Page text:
2 Democrats, 2 Republicans challenging for party nominations in NY's 2nd District

Ten different primary races will be on the ballot Tuesday, including the Democratic candidate for president and the race for Rep. Pete King's open seat in Congress.
Four people are hoping to replace the Seaford Republican, after King announced his retirement.
On the Republican side, the battle features two state assemblymen: party nominee Andrew Garbariano, of Sayville, and challenger Mike LiPetri, of South Farmingdale.
Garbarino says his priorities include restoring local taxes as a federal income tax deduction and fighting gang violence.
"Three years ago, MS-13 they were killing people. You had bodies found in the parks, on the side of the road. The feds came in with some money for the local police, an anti-gang task force, and now there hasn't been a murder in three years," says Garbarino.
But LiPetri says he is better suited to fight for Long Island in Congress.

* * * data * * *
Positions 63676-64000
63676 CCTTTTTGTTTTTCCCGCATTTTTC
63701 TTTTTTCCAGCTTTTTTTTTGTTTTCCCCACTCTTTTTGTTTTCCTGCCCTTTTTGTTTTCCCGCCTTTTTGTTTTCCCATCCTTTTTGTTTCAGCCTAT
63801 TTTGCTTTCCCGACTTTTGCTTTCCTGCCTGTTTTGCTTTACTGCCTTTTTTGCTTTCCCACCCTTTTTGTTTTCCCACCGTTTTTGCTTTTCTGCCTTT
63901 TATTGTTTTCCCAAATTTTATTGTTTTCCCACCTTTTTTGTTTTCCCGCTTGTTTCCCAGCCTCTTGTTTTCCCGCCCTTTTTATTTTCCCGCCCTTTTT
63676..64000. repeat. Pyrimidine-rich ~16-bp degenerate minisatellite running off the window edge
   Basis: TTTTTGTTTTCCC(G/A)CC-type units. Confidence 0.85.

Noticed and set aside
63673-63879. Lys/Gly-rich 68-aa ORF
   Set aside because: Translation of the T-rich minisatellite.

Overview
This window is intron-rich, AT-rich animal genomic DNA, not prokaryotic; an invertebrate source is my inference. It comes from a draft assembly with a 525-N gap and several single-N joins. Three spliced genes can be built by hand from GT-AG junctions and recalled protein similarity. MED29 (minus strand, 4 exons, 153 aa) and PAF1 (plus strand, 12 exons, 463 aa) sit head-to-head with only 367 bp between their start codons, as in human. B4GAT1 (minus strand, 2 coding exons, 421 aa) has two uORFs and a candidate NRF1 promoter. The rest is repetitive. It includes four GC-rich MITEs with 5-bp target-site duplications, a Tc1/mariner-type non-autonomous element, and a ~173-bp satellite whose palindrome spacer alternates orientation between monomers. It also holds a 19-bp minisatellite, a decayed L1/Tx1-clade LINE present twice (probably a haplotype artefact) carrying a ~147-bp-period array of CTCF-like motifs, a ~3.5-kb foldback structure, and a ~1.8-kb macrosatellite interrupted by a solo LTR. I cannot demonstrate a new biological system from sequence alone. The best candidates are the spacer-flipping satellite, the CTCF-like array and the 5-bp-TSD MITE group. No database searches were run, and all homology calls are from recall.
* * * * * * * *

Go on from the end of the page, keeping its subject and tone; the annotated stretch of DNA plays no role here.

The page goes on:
"We've been a champion of middle class family values. We've encouraged strong families, strong communities and leads by action," he says.
On the Democratic side, former Babylon Town Councilwoman Jackie Gordon is among those seeking her party's nomination. The 29-year Army veteran did four tours of duty overseas before becoming a teacher.
"I'm looking forward to going to Congress to serve, to help protect health care, to create good paying jobs," says Gordon. "And right now we have a country that's divided and we need a leader who is able to bring people together. That leader is me."
Gordon's challenger is Patricia Maher, a recent graduate of Touro Law School, who was the Democratic nominee for this same seat six years ago.
"What I really think I want people to know about this election is that they have to vote for the person they believe that can do the best for them in Washington," says Maher. "And I don't think the party system and the regular system that's been going on in Washington works for most people."
Because of Long Island's ever-changing population, the 2nd Congressional District has altered drastically. When King took office in 1993, the district was entirely within Nassau County. Now, more than two-thirds of the district are in Suffolk.
Though the vote closes Tuesday night, results in some races may not be known for a couple of weeks because there are so many mail-in votes that have to be hand-counted.